The relationship between aggressiveness and suicidality in depression
A preliminary study

3rd Psychiatric Ward, Psychiatric Hospital of Thessaloniki

Aim: The aim of this study is to investigate the relationship between aggressiveness and suicide. Aggressive behavior is considered to be an important risk factor for suicidal behavior and suicide may even be the extreme expression of aggressiveness.

Material and Method: The relationship between aggressive behavior and suicide was investigated in twenty eight (28) depressed patients (13 males and 15 females, mean age 49,39±14,12 years) admitted in psychiatric department (C psychiatric ward, Psychiatric Hospital of Thessaloniki). All patients were in the acute phase of unipolar depression and were included in the study independently of the severity of the illness. The diagnosis of depression was assessed according to DSM-IV criteria. Severity of depression and suicidality were assessed by Hamilton scale10. aggressive behavior was assessed by means of special scales of MMPI for the investigation of hostility, violence impulsivity, inhibition of aggression and somatization. These scales were adjusted to the Greek population11. For the statistical analysis student t-test was used and Pearson correlation coefficient was assessed.

Results: There is a statistically significant negative correlation between the severity of depression and the inhibition of aggression (r=-0.382, p<0.05). Despite the increase in impulsivity and the reduction of hostility observed in correction with the severity of depression (according to Hamilton scale), when Pearson correlation coefficient was assessed, this correlation was not statistically important.

Statistically significant correlations were found among the parameters of aggression. Analytically, a negative correlation between the inhibition of aggression and violence (r=-0.431, p<0.05) and the inhibition of aggression and impulsivity (r=-0.391, p<0.05) were observed. Not suprisingly, there was also a positive correlation between violence and hostility (r=0.655, p<0.05) as well as between hostility and impulsivity (r=0.577, p<0.05).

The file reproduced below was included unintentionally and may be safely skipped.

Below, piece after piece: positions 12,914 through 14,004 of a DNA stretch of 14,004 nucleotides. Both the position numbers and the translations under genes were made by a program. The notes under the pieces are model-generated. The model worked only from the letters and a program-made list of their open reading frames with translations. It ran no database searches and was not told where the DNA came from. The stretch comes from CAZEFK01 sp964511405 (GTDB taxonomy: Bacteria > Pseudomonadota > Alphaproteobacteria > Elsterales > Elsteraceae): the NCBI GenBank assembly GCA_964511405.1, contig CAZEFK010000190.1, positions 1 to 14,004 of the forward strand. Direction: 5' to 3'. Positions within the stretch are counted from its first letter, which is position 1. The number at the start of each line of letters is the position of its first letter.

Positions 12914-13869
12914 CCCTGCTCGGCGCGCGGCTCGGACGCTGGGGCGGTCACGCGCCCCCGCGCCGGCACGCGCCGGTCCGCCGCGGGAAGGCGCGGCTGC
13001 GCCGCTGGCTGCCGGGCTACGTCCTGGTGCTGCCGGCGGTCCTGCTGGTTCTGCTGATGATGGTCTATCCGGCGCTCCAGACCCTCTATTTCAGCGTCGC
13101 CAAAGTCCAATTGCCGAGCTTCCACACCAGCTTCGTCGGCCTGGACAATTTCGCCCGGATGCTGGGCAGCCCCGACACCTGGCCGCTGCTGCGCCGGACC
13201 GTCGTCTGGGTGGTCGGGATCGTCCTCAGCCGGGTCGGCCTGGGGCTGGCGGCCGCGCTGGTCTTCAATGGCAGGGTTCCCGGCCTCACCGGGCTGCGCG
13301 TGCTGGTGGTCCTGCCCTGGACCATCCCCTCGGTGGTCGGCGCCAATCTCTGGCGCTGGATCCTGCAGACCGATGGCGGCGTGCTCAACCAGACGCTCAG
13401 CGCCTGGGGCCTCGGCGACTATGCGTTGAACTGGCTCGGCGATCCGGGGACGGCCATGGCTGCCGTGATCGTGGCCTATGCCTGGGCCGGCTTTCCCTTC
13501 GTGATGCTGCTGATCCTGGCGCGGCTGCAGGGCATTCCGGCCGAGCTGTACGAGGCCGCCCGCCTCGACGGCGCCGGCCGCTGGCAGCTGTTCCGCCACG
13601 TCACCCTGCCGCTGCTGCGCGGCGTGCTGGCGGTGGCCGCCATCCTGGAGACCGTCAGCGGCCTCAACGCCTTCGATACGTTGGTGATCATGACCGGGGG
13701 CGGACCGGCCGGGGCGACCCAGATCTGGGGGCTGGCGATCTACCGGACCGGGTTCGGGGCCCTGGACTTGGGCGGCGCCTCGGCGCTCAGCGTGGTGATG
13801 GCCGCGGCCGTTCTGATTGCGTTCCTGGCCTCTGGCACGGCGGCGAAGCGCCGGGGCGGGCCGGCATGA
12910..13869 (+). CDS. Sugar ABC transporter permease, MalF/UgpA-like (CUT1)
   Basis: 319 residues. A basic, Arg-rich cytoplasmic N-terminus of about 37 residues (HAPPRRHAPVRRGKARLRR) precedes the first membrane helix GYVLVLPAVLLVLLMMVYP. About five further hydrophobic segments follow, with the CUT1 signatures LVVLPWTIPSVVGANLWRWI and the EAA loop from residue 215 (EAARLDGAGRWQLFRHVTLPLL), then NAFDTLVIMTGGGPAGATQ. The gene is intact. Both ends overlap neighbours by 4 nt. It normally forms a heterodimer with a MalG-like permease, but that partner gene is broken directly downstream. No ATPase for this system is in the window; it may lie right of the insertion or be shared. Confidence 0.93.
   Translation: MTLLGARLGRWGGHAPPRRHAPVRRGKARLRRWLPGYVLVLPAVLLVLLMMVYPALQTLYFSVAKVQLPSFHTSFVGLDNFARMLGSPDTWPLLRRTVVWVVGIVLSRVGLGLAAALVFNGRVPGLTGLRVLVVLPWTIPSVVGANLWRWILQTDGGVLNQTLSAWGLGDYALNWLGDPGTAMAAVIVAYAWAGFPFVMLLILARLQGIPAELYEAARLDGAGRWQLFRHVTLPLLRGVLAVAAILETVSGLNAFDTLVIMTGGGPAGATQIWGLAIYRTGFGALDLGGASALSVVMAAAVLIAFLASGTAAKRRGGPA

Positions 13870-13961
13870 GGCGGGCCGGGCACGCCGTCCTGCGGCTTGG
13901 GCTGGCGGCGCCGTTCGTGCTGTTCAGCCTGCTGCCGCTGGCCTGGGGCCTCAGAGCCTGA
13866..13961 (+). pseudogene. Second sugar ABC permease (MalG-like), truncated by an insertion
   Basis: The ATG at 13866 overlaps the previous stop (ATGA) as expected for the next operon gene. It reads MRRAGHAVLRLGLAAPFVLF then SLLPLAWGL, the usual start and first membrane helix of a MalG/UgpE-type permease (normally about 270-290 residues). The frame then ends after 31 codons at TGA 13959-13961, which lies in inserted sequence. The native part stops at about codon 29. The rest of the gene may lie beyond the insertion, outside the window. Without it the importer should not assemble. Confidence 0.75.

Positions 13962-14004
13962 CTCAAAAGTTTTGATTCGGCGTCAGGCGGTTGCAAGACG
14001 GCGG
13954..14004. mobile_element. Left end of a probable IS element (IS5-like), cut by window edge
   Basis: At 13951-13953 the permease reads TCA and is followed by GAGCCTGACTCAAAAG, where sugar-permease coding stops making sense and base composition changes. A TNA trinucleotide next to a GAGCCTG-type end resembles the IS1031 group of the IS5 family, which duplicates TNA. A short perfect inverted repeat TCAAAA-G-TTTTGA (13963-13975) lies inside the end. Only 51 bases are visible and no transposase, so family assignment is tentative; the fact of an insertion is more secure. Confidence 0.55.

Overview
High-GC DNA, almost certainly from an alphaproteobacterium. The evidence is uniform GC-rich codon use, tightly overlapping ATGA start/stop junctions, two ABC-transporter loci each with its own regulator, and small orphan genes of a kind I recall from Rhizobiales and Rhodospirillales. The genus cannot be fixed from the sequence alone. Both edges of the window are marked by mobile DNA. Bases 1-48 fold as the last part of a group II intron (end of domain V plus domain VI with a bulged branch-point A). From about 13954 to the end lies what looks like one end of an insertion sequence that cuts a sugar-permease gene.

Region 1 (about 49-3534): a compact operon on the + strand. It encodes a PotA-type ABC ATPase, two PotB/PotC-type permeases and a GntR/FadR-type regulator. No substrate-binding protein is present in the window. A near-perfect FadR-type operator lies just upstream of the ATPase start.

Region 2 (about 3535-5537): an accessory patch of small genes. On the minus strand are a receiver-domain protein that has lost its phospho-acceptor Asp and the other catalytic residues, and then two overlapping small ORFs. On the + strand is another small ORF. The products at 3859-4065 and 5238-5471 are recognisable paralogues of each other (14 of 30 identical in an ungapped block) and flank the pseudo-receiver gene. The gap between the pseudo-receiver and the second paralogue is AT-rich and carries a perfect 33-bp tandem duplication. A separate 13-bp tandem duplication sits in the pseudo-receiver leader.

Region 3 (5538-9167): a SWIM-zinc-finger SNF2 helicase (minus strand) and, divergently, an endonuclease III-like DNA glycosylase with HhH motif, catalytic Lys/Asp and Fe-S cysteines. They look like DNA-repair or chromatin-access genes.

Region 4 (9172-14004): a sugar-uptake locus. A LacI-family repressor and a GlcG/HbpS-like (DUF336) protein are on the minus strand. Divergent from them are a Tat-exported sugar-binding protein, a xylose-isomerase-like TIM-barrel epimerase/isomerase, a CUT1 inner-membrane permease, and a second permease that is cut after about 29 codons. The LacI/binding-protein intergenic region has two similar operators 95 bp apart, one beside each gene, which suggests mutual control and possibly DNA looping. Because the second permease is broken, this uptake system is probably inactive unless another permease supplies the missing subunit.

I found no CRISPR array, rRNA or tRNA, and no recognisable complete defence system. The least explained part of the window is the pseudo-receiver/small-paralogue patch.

The severity of depression is negatively correlated with the inhibition of aggression and somatization but not with impulsivity, hostility and aggression. Ádditionally, a statistically significant correlation between suicidal attempts and violence as well as between suicidal thoughts without attempts of suicide and inhibition of aggresion have been confirmed.

Conclusions: The results of this study indicate that the scores of the parameters of aggression measured in the patients were within the limits of general population.

Correlations such as a greater score of inhibition of aggression in patients with less severe depression and in patients with suicidal thoughts but not attempts were observed. It seems that suicidal thought is a symptom of depression, in which expressed emotion does not constitute the most important element. Suicidal thoughts emerge when the cognitive sphere is involved in depression. As far as suicidal attempts are concerned , violence and impulsivity are involved. These factors may annul the behavioral inhibition and psychomotor retardation typical of depression and lead to a suicidal attempt.

Key words: Depression, suicidality, aggressiveness.